Sunday, September 30, 2012


I remember the first time that I actually cared about sports.

For years I thought that football was the embodiment of the most primal elements of our human identity: brute force and fighting for dominance. The opening scene of 2001 A Space Odyssey would come to mind. I wanted nothing to do with it. But that all changed in the days leading up to my first visit to Edmonton's Commonwealth Stadium. That is, my aversion to football changed. I still think that it seems prehistoric, but now I embrace it - I am a human after all.

Prior to July 2007 I had never been to a football game. Ever. I had occasionally wandered by the TV as my dad sat transfixed by the last minutes of the Grey Cup unfolding, holding out hope for a turnaround until the very end. We'd lose. We always seemed to lose. Poor Riders. My dad had to scratch his head to remember the last time they had won the Cup.

When a few coworkers at the ATCO Gas office made plans to go to the July 20th Riders vs Eskimos (home) game, I was a little hesitant. Ultimately I gave in, figuring it would be a good bonding experience with my office friends from my internship posting. My boss was a Riders fan (originally a Saskatonian), as was another coop student from the U of S. A few days before the game, I started getting a bit excited at the thought of cheering on our underdog team amidst a sea of infidel Eskimo fans. Someone had to.

I'm not sure exactly what sparked it, but I really wanted to make a watermelon helmet. Perhaps I thought I may as well have some fun with it, even if the game didn't do anything for me. I spent a good twenty minutes at Safeway trying to find a watermelon big enough to fit my noggin. That night I set away at carving my helmet, referencing images and the team logo on the net to get it just right. It was a perfect fit, and I was pumped.

My enthusiasm changed when I remembered that I would have to wear this thing in public. Fortunately, one of my coworkers was also making a melon helmet, so I wouldn't be alone (I love how he put pineapple spines in a ridge along the top - pretty bad ass). Helmets donned, we boarded the LRT, and what a surprise we saw: the subway was crowded with Riders fans. A father with a little girl pointed our way and speaking to his daughter said "Now there's some real Riders fans." I'd never felt so proud.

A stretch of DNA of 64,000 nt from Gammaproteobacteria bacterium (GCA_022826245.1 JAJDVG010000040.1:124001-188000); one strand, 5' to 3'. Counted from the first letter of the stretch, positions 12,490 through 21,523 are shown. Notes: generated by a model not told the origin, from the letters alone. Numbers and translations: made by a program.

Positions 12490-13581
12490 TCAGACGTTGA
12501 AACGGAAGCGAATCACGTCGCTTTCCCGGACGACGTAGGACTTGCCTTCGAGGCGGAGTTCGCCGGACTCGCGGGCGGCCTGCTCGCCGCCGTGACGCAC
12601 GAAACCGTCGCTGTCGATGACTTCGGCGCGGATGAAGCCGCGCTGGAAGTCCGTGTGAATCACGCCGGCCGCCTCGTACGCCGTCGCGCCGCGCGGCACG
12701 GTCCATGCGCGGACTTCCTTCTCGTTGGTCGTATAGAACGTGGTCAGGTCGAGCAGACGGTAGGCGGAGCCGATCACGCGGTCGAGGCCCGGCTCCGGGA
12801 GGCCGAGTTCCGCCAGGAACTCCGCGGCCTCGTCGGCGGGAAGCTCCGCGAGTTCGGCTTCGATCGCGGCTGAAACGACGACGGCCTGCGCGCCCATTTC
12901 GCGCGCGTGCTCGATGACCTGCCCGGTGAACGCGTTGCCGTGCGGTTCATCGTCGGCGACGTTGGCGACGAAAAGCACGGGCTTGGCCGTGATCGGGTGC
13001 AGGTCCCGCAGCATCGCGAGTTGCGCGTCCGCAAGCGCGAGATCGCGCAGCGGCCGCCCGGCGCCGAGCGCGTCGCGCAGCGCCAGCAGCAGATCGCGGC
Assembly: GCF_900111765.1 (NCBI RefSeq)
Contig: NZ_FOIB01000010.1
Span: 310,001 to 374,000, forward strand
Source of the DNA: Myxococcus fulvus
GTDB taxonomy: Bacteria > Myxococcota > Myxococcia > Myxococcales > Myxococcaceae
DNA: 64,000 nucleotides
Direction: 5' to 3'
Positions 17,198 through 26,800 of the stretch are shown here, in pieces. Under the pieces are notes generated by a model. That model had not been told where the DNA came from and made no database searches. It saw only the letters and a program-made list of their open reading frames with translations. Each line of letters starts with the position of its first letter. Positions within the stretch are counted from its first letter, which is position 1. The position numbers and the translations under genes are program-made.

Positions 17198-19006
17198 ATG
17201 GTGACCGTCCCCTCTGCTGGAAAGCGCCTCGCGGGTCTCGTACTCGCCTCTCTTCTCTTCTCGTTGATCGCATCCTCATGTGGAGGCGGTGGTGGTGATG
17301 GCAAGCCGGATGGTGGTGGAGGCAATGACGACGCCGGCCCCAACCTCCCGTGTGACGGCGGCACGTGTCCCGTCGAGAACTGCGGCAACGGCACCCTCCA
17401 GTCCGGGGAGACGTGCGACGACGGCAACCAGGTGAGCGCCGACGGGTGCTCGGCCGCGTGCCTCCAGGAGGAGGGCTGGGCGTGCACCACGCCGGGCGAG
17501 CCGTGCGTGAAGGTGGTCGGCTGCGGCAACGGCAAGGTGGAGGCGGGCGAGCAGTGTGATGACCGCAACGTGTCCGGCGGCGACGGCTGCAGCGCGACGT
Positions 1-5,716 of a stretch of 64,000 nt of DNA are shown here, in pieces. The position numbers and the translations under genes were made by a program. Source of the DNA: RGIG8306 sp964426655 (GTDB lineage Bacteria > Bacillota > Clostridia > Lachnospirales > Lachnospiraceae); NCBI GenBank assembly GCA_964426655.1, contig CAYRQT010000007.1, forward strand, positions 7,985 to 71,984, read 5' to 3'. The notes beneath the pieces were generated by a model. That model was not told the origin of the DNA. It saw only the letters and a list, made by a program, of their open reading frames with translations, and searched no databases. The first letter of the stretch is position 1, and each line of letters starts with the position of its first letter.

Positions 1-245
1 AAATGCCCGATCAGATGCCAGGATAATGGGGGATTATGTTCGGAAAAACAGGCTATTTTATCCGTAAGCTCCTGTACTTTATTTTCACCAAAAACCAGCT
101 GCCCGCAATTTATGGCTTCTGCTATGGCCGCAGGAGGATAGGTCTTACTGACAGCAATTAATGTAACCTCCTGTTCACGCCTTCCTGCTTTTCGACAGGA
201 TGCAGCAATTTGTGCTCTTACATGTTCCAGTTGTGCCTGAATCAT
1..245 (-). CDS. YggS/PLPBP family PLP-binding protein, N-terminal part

We had cheaped out on tickets and were seated at the third highest row in the stadium. Our seats had a spectacular view of the entire field - and the crowd. I had heard that Riders fans were the most energetic and loyal in the country, but I had not appreciated how true that was until that day. The stand opposite us was a veritable green ocean, Riders fans outnumbering Eskimos by 2:1. All manner of grab could be seen on the 13th man and woman: green and white afro wigs, flags on 5 m poles, and Pilsner box hats galore (one was shaped like a combine!). There was also a few fellow melon heads. There were so many Rider supporters in the stands that the city actually ran out of green and white face paint - seriously, it was in the news. It felt like a home game (or at least what I could assume a home game would be like. Oddly enough, that July 20th game had the highest attendance of any game in the entire season (46,704), eclipsed only by the SK vs BC playoff finals (54,712) and the Grey Cup itself (52,230).

We got off to a great start. By the beginning of the third quarter we were leading 20 to 1. In jubilation, Rider Nation hijacked the Edmonton chant "Let's Go Eskimos", drowning it out with "Go Home Eskimos". A valiant fan wearing nothing but green and white paint from the waist up streaked across the field, making it almost all the way to the end zone before being tackled by three security guards. The crowd cheered as he was dragged away. The fanatic frenzy of the game sent raw emotions of excitement, empowerment, and courage welling up in me - I now understood what was meant by Rider Pride.